Your employees are wasting an incredible amount of time and effort on repetitive tasks.

Even if you feel that your operation is being managed at the appropriate capacity and the turnaround time of your IT department is acceptable, if your IT team is spending the majority of their day completing manual tasks and processes, you’re wasting money and missing out on opportunity. You’re also facing a much higher risk of costly human error. Why not let artificial intelligence handle these simple, routine tasks? That way you’ll be paying an appropriate salary to workers who are able to better utilize their valuable skillset and the work will be completed faster and more accurately.

Your legacy systems and applications are operating independently.

Of course it doesn’t make sense to invest in an entire system overhaul, but what kind of operation are you running if every application you’ve got in place is functioning in its own silo. The problem many organizations face is the fact that legacy systems which offer useful benefits individually don’t have the capability of working together. This leads to tremendous inefficiency. The beauty of most modern IT automation and orchestration platforms is that they are designed to integrate existing systems, platforms and applications to create a more cohesive and streamlined infrastructure. This allows the organization to avail itself of all the benefits of each legacy system as they work in tandem, complementing and enhancing each other’s capabilities.

If you can relate to any of the four challenges listed above, the time to consider adopting intelligent IT automation is now. Get started today with your free 30 day trial and see for yourself what you’ve been missing out on.

eBook: 10 time consuming tasks you should automate

Episode #25: Why Being A Better Human Is The Best Skill to Have in the Age of AI & Automation – Center for the Future of Work’s Robert H. Brown

September 15 2019    Episodes

Episode #25:  Why Being A Better Human Is The Best Skill to Have in the Age of AI & Automation

In today’s episode of Ayehu’s podcast we interview Robert H. Brown – Vice President of the Center for the Future of Work.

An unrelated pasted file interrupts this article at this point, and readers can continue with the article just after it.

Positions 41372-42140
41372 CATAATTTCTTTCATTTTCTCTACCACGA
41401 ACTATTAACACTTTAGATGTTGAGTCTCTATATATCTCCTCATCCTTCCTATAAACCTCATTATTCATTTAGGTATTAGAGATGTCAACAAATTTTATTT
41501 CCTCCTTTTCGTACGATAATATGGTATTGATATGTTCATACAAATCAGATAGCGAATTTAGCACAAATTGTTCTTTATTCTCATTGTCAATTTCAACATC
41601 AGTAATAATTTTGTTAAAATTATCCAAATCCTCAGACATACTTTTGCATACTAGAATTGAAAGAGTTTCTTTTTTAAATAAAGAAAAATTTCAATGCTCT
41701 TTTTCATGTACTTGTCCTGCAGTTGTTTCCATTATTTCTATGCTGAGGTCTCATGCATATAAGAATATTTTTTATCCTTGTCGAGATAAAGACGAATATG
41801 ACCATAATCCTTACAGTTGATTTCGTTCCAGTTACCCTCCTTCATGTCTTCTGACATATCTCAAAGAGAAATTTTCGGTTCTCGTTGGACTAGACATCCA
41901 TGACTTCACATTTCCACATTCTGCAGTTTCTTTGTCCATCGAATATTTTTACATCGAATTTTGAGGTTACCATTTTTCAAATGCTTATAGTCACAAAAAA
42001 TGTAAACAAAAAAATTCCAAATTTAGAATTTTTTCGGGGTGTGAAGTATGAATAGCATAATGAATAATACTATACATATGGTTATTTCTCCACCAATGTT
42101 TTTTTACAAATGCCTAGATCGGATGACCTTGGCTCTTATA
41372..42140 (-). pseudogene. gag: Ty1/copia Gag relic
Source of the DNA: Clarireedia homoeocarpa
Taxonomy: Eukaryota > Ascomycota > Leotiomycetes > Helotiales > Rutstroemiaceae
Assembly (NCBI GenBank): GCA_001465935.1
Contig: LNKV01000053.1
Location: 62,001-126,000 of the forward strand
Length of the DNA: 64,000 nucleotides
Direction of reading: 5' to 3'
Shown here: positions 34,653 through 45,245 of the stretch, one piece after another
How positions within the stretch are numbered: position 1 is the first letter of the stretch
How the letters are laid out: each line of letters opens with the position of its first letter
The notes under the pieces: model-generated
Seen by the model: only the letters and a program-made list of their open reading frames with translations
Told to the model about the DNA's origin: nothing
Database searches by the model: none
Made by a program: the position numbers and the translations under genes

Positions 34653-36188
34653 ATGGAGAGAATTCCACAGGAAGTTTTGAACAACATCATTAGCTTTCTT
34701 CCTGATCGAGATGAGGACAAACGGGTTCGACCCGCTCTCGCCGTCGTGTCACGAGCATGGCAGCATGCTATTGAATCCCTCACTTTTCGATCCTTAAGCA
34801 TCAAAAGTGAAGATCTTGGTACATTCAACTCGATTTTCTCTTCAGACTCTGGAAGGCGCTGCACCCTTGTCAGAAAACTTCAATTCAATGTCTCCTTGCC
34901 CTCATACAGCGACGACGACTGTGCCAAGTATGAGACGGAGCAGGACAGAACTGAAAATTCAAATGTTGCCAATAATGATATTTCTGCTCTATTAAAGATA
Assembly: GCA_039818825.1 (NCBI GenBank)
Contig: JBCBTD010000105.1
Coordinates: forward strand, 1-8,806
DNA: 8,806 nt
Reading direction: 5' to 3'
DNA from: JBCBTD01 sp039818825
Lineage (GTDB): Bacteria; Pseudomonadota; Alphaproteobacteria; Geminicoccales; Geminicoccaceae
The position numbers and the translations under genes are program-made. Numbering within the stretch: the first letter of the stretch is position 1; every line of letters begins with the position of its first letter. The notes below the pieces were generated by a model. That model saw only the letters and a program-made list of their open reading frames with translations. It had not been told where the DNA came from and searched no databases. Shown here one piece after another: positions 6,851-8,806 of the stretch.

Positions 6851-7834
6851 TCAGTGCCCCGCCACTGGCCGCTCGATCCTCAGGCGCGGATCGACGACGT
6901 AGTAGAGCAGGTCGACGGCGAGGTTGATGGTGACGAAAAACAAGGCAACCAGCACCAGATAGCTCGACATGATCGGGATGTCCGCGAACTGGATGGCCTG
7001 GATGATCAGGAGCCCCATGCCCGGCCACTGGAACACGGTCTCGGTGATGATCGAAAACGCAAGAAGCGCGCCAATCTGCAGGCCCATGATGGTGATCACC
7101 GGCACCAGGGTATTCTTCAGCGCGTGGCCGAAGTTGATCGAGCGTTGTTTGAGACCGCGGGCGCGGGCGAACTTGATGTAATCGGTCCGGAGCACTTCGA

How do you envision the future of work?  More utopian or more dystopian?  Are we destined for a scenario where robots do all the work, leaving our biggest challenge to be deciding what to do with our abundance of leisure time?  Or are we doomed to experience massive social unrest owing to the multitudes of unemployed displaced by those same robots?  As any good lawyer will tell you, the answer depends. 

While we don’t retain attorneys to help us divine what lies ahead, we do rely on futurists like Robert H. Brown to produce educated predictions.  As Vice-President of Cognizant’s Center for the Future of Work, Robert leads a team that’s articulated a fascinating picture of that future based on extensive research and global insights.  We delve into some of his team’s findings, which turn out to be neither utopian nor dystopian.  Along the way we’ll discover why despite rapid advances in AI, Automation, and other technologies, the key to being gainfully employed in the future of work, might just come down to being a better human.



Guy Nadivi: Welcome everyone. My name is Guy Nadivi and I’m the host of Intelligent Automation Radio. Our guest on today’s episode is Robert H. Brown, Vice President of The Center for the Future of Work, a Cognizant Technology Solutions think tank.

Guy Nadivi: Regular listeners of our show will recognize Robert as the inaugural guest from our first podcast episode, and still one of the most compelling people we’ve had on the show, as is the topic of the future of work.

Guy Nadivi: Given the pace at which several rapidly advancing technologies are changing the nature of work today and driving us towards that future, in some cases much faster than people are comfortable with, we felt it was imperative to bring Robert back and query him on his think tank’s latest findings about this immensely absorbing topic. Robert, welcome back to Intelligent Automation Radio.

Robert H. Brown: Great to be with you, Guy. Thanks for having me back.

Guy Nadivi: Robert, I want to start out today with a quote from Peter Drucker, the famous management consultant who once said, “Trying to predict the future is like trying to drive down a country road at night with no lights, while looking out the back window.”

Guy Nadivi: Now, you make a living predicting the future of work, but I’m pretty sure you’re not doing it by driving down a dark country road at night staring out the back window. Something I’m sure our audience is eager to hear about is how does The Center for the Future of Work go about the fascinating and important task of predicting how we will work in the years ahead?